Introduction to Zidhgebzhail

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Introduction to Zidhgebzhail

Post by DanH34 » Mon 13 Feb 2012, 00:55

I'm posting the phonology of Zidhgebzhail first, the meat of the introduction will follow in the next post.

Consonants
Spoiler:

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Plosives

b - /b/     d - /d/     g - /g/
p - /p/     t - /t/     k - /k/

Fricatives

v - /v/    dh - /ð/     s - /s/     sh - /ʃ/     gh - /ɣ/
f - /f/    th - /θ/     z - /z/     zh - /ʒ/     kh - /x/

Nasals

m - /m/     n - /n/     ng - /ŋ/

Approximants

l - /l/     r - /ɾ/     rr - /r/

'Pre-Vowels' (Approximants)
h - /h/     j - /j/     w - /w/

Common allophones

/d/ - /d̪ /
/t/ - /t̪/

/v/ - /β/     /ɣ/ - /ç/
/f/ - /ɸ/     /x/ - /ʝ/

Vowels - Note that all pronunciation examples are based on Northern English. Your dialect's pronunciation will probably vary considerably.
Spoiler:

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a - /æ/
e - /ɛ/
i - /ɪ/
o - /ɒ/
u - /ʌ/
aa - /ɑ/
ae - /eɪ/
ai - /aɪ/
au - /aʊ/
ee - /i/  sea, flee, bee*
ei - /ɛː/**
eu - /œ/
ie - /i/ beat, meat, wheat *
oa - /ɔ/
oe - /oʊ/
oi - /ɒɪ̯/
oo - /u/ sue, flew, blue *
ou - /u/ cook, book, rook *
ui - /uɪ̯/
uu - /ʏ/***
y - /ə/
* I'm not sure exactly what the term is to describe the difference between these sounds, or even if they count as really different at all. I know that my own dialect makes the distinction (if I were to pronounce 'sea' as 'sie', for example, it would sound completely wrong, as would pronouncing 'beat' as 'beet') but beyond that, I have no idea.
** I've only just realised that this is a long /ɛ/ (pretty dim of me considering the fact that it's the only vowel in my own mother's name). I may have to get rid of it.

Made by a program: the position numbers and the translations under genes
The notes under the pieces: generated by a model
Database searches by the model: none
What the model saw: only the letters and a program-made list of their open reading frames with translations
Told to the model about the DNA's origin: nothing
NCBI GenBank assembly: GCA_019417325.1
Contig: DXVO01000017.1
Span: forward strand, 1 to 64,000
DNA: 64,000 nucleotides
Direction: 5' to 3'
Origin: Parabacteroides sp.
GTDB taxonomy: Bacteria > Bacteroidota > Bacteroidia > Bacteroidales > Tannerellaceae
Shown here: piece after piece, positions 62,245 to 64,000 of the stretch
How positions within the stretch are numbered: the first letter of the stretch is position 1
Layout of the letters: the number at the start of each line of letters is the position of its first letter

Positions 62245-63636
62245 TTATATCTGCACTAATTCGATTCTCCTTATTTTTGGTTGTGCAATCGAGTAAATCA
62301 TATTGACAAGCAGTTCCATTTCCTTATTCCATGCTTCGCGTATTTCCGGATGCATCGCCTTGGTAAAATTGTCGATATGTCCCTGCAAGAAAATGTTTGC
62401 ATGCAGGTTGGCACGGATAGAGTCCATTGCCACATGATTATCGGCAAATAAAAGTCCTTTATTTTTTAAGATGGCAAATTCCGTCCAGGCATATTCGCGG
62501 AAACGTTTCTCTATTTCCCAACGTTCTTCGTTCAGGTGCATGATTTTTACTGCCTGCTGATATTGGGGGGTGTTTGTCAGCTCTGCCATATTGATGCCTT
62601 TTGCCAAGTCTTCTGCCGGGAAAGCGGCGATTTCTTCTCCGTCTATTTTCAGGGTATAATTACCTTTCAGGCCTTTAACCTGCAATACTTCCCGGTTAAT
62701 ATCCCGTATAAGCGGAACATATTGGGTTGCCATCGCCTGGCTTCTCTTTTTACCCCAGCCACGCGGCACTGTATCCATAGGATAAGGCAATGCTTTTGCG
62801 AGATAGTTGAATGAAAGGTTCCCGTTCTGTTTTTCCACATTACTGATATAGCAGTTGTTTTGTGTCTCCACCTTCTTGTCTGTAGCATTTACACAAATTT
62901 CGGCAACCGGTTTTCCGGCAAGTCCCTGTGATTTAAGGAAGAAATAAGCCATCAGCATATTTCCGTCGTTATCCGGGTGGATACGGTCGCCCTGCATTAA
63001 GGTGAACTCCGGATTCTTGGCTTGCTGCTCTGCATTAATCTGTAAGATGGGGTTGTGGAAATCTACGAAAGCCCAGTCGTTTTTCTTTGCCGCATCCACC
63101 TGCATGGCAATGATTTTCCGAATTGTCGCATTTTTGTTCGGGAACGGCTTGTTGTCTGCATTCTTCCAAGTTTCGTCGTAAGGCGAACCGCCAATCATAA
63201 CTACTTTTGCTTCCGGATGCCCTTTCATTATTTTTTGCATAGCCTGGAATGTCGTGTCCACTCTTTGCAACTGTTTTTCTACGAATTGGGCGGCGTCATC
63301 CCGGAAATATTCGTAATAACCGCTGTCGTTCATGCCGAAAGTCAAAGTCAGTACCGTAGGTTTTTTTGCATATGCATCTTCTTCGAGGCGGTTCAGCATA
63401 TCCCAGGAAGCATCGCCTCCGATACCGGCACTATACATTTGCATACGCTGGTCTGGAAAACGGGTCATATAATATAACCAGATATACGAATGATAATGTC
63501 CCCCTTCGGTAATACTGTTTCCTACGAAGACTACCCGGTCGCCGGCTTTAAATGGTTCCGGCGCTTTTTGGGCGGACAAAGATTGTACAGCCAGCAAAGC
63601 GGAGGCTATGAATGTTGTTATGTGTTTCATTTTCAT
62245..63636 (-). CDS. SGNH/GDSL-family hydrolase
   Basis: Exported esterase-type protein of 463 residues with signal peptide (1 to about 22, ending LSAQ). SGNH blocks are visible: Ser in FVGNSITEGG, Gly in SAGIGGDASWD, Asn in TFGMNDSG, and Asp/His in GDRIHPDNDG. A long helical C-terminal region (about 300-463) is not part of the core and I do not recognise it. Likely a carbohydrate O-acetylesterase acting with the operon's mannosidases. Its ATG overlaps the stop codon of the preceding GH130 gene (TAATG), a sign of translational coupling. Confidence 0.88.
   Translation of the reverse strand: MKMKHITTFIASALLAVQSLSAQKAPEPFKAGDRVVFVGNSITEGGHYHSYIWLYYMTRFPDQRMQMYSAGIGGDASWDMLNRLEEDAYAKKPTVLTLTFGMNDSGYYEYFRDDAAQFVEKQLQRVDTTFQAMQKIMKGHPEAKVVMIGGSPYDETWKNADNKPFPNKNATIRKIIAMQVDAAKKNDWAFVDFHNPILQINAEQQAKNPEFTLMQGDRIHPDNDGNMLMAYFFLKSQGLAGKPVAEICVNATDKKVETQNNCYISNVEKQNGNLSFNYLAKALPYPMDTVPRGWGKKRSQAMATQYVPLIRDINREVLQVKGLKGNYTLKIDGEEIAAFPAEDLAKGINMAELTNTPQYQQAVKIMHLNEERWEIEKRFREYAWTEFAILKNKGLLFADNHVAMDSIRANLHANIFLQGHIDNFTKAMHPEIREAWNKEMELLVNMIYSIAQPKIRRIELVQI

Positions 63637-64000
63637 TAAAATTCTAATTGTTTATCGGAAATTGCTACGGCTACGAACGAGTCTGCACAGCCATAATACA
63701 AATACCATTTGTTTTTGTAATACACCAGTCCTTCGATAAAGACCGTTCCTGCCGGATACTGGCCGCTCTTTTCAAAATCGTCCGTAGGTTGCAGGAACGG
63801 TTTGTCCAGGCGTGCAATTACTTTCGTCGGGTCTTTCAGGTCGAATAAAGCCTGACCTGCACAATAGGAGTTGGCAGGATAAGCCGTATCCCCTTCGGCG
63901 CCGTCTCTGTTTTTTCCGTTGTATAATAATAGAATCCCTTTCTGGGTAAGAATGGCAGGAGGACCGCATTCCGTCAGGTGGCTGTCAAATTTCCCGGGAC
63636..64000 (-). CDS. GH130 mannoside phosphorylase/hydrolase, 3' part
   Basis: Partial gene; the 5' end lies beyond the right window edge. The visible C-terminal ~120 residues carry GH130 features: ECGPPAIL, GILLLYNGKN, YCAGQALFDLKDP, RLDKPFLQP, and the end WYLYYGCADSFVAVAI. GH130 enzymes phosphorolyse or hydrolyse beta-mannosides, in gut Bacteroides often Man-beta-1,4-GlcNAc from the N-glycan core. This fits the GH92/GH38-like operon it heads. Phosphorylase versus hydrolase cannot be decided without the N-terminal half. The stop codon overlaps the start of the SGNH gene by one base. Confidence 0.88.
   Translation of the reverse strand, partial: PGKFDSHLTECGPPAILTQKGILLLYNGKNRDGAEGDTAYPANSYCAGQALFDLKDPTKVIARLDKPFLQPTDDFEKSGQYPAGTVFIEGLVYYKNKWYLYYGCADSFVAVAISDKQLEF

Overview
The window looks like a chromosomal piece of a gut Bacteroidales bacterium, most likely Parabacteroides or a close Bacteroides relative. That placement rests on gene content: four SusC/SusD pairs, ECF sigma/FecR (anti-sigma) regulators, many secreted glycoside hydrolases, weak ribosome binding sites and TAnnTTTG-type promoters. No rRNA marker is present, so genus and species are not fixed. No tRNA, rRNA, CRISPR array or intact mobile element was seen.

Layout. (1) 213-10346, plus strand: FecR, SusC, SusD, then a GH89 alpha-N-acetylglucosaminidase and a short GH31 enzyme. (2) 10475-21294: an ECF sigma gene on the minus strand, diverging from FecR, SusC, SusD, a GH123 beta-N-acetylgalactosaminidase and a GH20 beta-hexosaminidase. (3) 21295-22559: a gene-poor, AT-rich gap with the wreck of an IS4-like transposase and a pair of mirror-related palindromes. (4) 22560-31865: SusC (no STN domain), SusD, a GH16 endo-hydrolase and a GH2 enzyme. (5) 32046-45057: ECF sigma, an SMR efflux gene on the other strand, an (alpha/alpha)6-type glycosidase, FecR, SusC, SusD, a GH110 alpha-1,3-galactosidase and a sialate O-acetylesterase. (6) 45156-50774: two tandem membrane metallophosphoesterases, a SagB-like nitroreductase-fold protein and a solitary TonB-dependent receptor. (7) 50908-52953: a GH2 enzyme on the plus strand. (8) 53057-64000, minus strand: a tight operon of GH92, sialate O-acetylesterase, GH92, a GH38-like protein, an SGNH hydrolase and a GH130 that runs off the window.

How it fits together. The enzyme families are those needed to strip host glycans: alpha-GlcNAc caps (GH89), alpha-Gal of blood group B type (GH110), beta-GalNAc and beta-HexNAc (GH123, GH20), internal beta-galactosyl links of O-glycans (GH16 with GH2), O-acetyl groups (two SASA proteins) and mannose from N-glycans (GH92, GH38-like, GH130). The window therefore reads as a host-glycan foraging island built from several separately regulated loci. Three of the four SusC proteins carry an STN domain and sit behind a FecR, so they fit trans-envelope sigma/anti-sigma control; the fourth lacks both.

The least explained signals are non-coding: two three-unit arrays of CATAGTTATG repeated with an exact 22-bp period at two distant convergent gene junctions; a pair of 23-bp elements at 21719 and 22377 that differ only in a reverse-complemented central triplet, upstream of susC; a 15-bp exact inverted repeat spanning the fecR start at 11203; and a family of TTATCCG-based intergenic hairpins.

*** This is my only rounded vowel. What can I say, I fell in love with it the first time I heard it in a German lesson.
Last edited by DanH34 on Mon 13 Feb 2012, 16:11, edited 1 time in total.
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Re: Introduction to Zidhgebzhail

Post by DanH34 » Mon 13 Feb 2012, 00:56

Aizhoedys Zidhgebzhailjoum

Aizh-oed-y-s Zidh-geb-zhail-joum
sight-one-ABS.SG.M-ADJ boat-folk-speech-OBJGEN
'First sight into Zidhgebzhail'

Zidhgebzhail represents my first foray into conlanging. I'd been toying with the idea since I first realised how interesting the field of languages is a few years ago, but only started really working on the grammar about six months ago.

The phonology is based almost entirely on Northern English (Geordie, to be exact), the inflectional system was inspired by (but not based on) Finnish, and the verb system represents the end-product of a long series of compromises that I've never been entirely happy with but can't manage to improve on without sacrificing the elements that I want to retain or ending up with hugely long verbs.

So without further ado:

Phonotactics - At present, Zidhgebzhail allows pretty much any consonant clusters that the human vocal-tract can wrap itself around, but vowels cannot occur concurrently; the normal practice is to insert an epenthetic 'r' (an alveolar tap) when necessary.

Noun roots must end in a consonant, verbs must begin and end with a vowel.